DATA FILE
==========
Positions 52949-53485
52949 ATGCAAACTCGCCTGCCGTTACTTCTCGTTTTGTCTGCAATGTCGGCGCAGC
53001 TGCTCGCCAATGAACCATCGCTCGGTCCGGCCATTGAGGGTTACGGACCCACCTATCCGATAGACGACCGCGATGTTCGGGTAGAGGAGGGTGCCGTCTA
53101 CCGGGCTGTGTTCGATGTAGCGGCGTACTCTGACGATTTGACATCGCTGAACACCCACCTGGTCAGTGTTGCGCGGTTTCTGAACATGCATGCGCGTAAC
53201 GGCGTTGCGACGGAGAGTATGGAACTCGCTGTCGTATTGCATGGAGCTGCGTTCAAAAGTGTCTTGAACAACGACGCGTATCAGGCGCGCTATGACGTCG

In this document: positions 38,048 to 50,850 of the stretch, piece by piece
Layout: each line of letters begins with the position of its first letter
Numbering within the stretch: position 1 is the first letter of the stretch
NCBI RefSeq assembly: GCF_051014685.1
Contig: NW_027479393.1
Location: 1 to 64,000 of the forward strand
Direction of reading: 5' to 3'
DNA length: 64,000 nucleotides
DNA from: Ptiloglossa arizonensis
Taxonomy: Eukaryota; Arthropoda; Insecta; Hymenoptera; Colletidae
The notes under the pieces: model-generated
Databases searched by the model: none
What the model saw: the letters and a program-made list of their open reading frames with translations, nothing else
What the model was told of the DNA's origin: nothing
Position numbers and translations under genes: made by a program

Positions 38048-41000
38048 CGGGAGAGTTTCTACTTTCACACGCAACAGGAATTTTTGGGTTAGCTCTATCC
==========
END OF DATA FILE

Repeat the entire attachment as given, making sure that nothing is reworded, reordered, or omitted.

Positions 52949-53485
52949 ATGCAAACTCGCCTGCCGTTACTTCTCGTTTTGTCTGCAATGTCGGCGCAGC
53001 TGCTCGCCAATGAACCATCGCTCGGTCCGGCCATTGAGGGTTACGGACCCACCTATCCGATAGACGACCGCGATGTTCGGGTAGAGGAGGGTGCCGTCTA
53101 CCGGGCTGTGTTCGATGTAGCGGCGTACTCTGACGATTTGACATCGCTGAACACCCACCTGGTCAGTGTTGCGCGGTTTCTGAACATGCATGCGCGTAAC
53201 GGCGTTGCGACGGAGAGTATGGAACTCGCTGTCGTATTGCATGGAGCTGCGTTCAAAAGTGTCTTGAACAACGACGCGTATCAGGCGCGCTATGACGTCG

In this document: positions 38,048 to 50,850 of the stretch, piece by piece
Layout: each line of letters begins with the position of its first letter
Numbering within the stretch: position 1 is the first letter of the stretch
NCBI RefSeq assembly: GCF_051014685.1
Contig: NW_027479393.1
Location: 1 to 64,000 of the forward strand
Direction of reading: 5' to 3'
DNA length: 64,000 nucleotides
DNA from: Ptiloglossa arizonensis
Taxonomy: Eukaryota; Arthropoda; Insecta; Hymenoptera; Colletidae
The notes under the pieces: model-generated
Databases searched by the model: none
What the model saw: the letters and a program-made list of their open reading frames with translations, nothing else
What the model was told of the DNA's origin: nothing
Position numbers and translations under genes: made by a program

Positions 38048-41000
38048 CGGGAGAGTTTCTACTTTCACACGCAACAGGAATTTTTGGGTTAGCTCTATCC